A review and discussion of the educational use of John Company (second edition), designed by Cole Wehrle and released by Wehrlegig Games
The semester has already started, and I’m setting up a list of optional games that we can play with students, should they wish to join some additional activities outside the classes and seminars. They usually do, as it provides a more relaxed space (including regarding time constraints) to explore longer or more asymmetric games that do not fit well in the class format. Last year, Root was a very well received choice. For this year, I am thinking about introducing John Company (second edition). I know that this game can be quite divisive, but even if it’s not everyone’s cup of tea, I think it can create value for students. A lot has been written about the game, so this is not to be a full review, but rather a look at it from a teaching perspective. So, how can it be used in class?
Running a business 101
To briefly summarise the idea of the game, the players take the roles of families involved in controlling East India Company (EIC). On the one hand, they should be working together to make the company profitable and shareholders happy. Since these player-controlled families are mostly also shareholders, you could expect that players cooperate. In the end, what’s good for one, is good for everyone! On the other hand, the family members occupy different positions in the company and, well, just want to lavishly retire to some prestigious estate. And to get there, family interests often matter more than those of the enterprise.
The game includes a lot of business meetings (i.e. bargaining over positions, actions, and whether to allow nepotism or not). It does involve a significant amount of luck, where players usually need to spend money to increase their chances of success (i.e. the number of dice rolled). Outside of the intricacies of running a company, two more factors must be considered. First, it is politics. One family always whispers into the ear of the prime minister, but each can cast votes to influence government’s decisions. This influence can come from a number of sources, such as workshops or, of course, money. The second important aspect that is more outside the control of families is the events in India, where the company value comes from (i.e. is extracted). Here, anything from windfall to rebellions and foreign invasions can happen, affecting the fortunes of EIC, often for the worse.
In the end, the winner is the player who accumulates the most victory points. You can’t take your wealth to the grave, but you can build a reputation behind that can outlive. The game reflects this through power (which can come from luxuries, workshops, passed laws, military trophies etc.), family-owned shares in the company, and some other sources. That is, unless the company fails, which is, admittedly, quite likely. With strong incentives for a player to prioritise their own family interests over those of the firm, there is always a risk that someone will actively work towards bringing company standing down. Then, shares in company become harmful and the angry British society decides (randomly in the game) whom to blame.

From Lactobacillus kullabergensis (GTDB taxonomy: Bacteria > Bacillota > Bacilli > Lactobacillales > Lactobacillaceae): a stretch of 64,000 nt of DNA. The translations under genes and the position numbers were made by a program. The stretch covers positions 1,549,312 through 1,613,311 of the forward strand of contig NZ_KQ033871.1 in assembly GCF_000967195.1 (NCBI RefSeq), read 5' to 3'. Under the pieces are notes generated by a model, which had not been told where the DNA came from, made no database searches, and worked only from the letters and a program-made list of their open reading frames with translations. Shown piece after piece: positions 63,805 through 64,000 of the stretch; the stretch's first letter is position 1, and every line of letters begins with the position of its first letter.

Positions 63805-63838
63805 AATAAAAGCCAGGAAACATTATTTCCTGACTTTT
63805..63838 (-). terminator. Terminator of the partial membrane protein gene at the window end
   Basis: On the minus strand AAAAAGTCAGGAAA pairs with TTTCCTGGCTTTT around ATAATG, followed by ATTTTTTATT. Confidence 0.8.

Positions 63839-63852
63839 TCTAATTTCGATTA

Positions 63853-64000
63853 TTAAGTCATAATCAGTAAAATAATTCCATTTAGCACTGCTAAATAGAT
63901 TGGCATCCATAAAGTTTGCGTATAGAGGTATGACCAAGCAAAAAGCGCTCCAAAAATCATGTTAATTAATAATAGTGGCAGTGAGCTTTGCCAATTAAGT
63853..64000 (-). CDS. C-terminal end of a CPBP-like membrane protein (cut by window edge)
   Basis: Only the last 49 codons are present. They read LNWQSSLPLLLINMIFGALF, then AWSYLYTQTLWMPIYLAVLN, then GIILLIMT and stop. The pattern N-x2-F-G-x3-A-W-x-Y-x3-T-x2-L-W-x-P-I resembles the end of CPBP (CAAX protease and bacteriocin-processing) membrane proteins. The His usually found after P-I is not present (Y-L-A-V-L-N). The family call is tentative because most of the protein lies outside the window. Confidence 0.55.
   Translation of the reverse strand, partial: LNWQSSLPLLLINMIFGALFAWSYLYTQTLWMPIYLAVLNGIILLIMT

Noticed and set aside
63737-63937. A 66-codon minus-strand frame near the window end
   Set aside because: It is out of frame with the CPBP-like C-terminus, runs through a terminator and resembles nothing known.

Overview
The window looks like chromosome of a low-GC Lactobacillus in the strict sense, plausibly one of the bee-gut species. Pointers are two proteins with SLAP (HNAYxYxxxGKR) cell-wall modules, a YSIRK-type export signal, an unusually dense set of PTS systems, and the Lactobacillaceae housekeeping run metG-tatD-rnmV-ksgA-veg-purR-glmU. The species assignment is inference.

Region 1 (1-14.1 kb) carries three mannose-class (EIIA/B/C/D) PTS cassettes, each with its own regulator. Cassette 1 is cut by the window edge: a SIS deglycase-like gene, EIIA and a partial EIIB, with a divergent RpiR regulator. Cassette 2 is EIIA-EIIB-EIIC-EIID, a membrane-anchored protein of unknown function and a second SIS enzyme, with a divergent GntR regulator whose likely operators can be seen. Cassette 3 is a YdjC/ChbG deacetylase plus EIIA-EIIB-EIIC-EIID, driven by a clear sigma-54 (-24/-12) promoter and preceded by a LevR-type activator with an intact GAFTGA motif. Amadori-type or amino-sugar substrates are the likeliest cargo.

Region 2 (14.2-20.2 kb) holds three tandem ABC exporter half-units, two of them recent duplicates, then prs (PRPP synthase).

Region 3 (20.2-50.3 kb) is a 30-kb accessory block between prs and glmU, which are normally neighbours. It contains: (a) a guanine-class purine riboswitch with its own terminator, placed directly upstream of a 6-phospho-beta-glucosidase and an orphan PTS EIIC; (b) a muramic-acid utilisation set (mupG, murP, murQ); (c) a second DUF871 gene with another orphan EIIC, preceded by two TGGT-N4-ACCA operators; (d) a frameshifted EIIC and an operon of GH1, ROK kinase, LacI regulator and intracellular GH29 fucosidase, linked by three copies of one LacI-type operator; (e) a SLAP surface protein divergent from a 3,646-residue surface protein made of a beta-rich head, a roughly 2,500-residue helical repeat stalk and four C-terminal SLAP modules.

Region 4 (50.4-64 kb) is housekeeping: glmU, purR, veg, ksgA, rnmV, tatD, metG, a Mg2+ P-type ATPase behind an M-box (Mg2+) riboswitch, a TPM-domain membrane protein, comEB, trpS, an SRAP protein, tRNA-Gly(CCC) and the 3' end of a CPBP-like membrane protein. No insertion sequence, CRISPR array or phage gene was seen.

This is the gist of the game. Of course, there are way more specifics, such as trading, fitting ships, deregulation, and other aspects, but that would require a more mechanics-focused review than the one you are reading. So, what makes a game relevant for my course?
The regulatory framework
The students taking the class are enrolled in the Economics and Politics bachelor’s programme, and it is their sixth semester. Therefore:
They already have had courses on business, management, decision making, and principles of finance. Therefore, they can connect the business simulation aspects of John Company to their studies.
The students have had courses in political science and economics. This is relevant, since John Company is political/political economy game at its heart, asking questions that are broader than just the relationship between the interests of a firm and its shareholders.
Therefore, discussion of the game could focus on these two axes. First, business and corporate governance. Second, the political economy. Framing the game in this way will allow the players to connect the content clearly with their studies. More specifically, the following elements can be highlighted to inform the discussions:
shareholder value and externalities
link between business and politics
dealing with uncertainties
Shareholder value and corporate social responsibility
In my view, this is likely to be one of the more interesting discussions. The game puts a very clear distinction between shareholder value maximization (that they can then try and translate to reputation) and the extractive regime that this means for India. While the events in India are determined externally, and players have at least somewhat limited control over it, leading a discussion can put focus on the nature of business activities and their externalities. An issue that sadly remains too critical and broad, ranging from labour and living conditions to climate. Victory conditions in the game are structured in a way that these externalities can be only in a background of strategizing (i.e. assessing the likelihood of a rebellion), but leaves this important aspect in clear display on the physical map, with empires rising, the British armies being overrun, and trade orders closing
The players’ interests will also quickly diverge. Since in the end, they only care about their family reputation, the governance becomes complicated. The Chairman (or the CEO in modern parlance) has some control over firm’s financial decisions, but if they want to take on a lot of debt, shareholders step in. Then, after setting the financials, it’s out of Chairman’s hands. It is the other C-level and mid-level managers that must make decisions in their domains. The interdependencies between these different roles in the company in terms of who can directly affect whose decisions and who can appoint whom make the simulation of the corporate governance aspect another issue to be discussed. Comparisons can be drawn to other companies, modern structures, etc. Again, raising questions of difference but also of similarity.